Somewhere at the resonant steering committee our negotiation stopped when the boss’s shirt turned wet of sweat and he opened the top bottom. And us being utterly confused because instead of borrowing their garden for the night as one of their members had offered us, we were now standing in a position to negotiate who will lead the project. Therefore we tried to lead the conversation back to the tracks.

“Maybe we should discuss about the essence of the project to see if our visions correspond to each other and how would you see it working?”

“Yes, sure. We were thinking that we should collect the trash and throw it in front of the government offices, they should be responsible!”

Really, a very brilliant solution.

Men’s shirts dripping of sweat, we stopped the conversation but continued having several of similar kinds. As we were not willing to leave the responsibility to Walhi who wanted to pick a fight with the government, they now started indoctrinating our volunteers. Each time they met someone they gave them pressure to make us reconsider our viewpoint until one day a representative from Walhi came to talk to us in our office.

“You know what, Walhi thinks this cooperation cannot last.”

This was such a good news of ending this oppressing relationship with the rotten green force that we spurted out (though in Indonesian polite-mannered way) all that we thought of this situation. After exchanging ideas for almost an hour and making clear of everything (again) the gentleman stood up,

Alright. We will talk about it in Walhi to see if we want to continue the cooperation.”

This was the last drop into the cup of patience that was already splashing out frustration. We confirmed politely that we didn’t have time for these power games and left the weird situation for ever. Even though our hearts crippled for leaving the largest green NGO of Indonesia, we indeed received many more evidences that the organization didn’t really care about the environment after all.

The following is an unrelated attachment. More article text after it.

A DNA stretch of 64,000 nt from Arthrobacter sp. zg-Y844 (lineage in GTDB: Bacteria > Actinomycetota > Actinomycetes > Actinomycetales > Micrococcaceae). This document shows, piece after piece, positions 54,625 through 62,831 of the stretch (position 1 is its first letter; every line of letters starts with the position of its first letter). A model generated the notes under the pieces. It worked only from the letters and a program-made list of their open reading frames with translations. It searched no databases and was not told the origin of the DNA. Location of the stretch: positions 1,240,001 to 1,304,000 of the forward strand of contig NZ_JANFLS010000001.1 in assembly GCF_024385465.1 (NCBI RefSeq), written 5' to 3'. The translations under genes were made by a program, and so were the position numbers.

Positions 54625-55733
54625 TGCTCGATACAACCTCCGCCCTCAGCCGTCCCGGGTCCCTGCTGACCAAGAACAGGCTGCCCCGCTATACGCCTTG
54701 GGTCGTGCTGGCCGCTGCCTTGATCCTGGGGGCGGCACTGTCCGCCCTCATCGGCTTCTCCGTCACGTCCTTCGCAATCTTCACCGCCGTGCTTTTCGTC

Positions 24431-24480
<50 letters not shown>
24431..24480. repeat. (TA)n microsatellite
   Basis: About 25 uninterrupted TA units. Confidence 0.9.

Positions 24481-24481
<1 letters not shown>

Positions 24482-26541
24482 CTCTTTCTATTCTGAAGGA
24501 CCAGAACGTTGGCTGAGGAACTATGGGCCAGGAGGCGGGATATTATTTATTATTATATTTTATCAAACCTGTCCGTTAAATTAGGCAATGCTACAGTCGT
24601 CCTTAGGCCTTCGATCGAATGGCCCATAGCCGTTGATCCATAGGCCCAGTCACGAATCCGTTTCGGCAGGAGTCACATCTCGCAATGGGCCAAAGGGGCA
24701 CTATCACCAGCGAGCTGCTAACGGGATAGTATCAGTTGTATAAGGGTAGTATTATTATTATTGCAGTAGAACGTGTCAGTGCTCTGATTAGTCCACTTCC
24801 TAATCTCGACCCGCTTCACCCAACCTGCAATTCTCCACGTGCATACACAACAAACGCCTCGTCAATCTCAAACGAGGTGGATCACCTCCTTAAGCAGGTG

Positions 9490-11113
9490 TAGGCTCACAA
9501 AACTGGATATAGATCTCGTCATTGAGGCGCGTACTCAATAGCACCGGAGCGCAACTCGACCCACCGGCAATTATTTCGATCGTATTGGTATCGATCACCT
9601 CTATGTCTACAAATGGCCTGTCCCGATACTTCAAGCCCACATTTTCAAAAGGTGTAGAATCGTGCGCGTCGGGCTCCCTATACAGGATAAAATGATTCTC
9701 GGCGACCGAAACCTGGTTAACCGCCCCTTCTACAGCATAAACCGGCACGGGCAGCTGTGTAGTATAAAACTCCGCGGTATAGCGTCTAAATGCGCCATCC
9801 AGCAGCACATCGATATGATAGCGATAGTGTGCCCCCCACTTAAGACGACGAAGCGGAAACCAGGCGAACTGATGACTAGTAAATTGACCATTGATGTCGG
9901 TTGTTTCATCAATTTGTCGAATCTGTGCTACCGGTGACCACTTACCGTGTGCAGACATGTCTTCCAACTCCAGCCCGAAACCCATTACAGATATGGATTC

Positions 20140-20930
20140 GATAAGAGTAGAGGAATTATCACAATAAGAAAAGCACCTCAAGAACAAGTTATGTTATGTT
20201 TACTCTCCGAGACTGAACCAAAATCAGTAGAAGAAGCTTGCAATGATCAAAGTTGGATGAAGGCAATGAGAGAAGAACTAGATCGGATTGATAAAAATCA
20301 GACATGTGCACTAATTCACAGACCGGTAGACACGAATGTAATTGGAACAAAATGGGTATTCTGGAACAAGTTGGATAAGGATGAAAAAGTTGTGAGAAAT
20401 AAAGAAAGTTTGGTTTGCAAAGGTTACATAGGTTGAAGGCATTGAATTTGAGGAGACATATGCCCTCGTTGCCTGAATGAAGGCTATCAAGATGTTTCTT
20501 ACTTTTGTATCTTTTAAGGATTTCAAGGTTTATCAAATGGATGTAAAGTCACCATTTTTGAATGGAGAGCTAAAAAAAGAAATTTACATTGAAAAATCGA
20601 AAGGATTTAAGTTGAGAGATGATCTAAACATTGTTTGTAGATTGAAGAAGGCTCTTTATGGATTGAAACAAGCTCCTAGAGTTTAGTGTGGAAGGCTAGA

** Read how it really works: and do not get discouraged by my subjective blog posts about leading the project. The stories are intended to be entertaining, therefore I will mostly describe the conflicts instead of successful moments, which there were plenty as well. How ever it all sounds to you, I still believe this one one truly amazing project and should be carried out in all parts of the world. Hopefully, with your help.

Serial: Garbage rivers and trash hills

Less than a week had passed since our lavish speech, when fifty volunteers gathered under one open roof, watched the introduction video and promised to take pictures of trash to map the problem point in town. We drew lines on the map and off they went, each of us with our mobile phones.

One has to mention that all sorts of people came to help us with the garbadge issue. The ones who threw their fag-ends between the trees and the ones who packed banana leaves into plastic bags instead of throwing them in bushes. And also those who returned with pictures of hay stating it to be litter.

I also went to take some pics. Crawled in the shadows of banana trees of river sides that formerly seemed so tropic but now blinded my exotic eye for ever. In stead of water there streamed plastic bags and worn-out clothes, bottles and cans, sickening remnants of irresponsible consumption. The banks of river now became archeological points of interest, as below a riverhouse and visible trace back to decades could be found.


There, standing between those crying trees, nauseating, the shivers of fear struck me. Did I really decided to go through with this?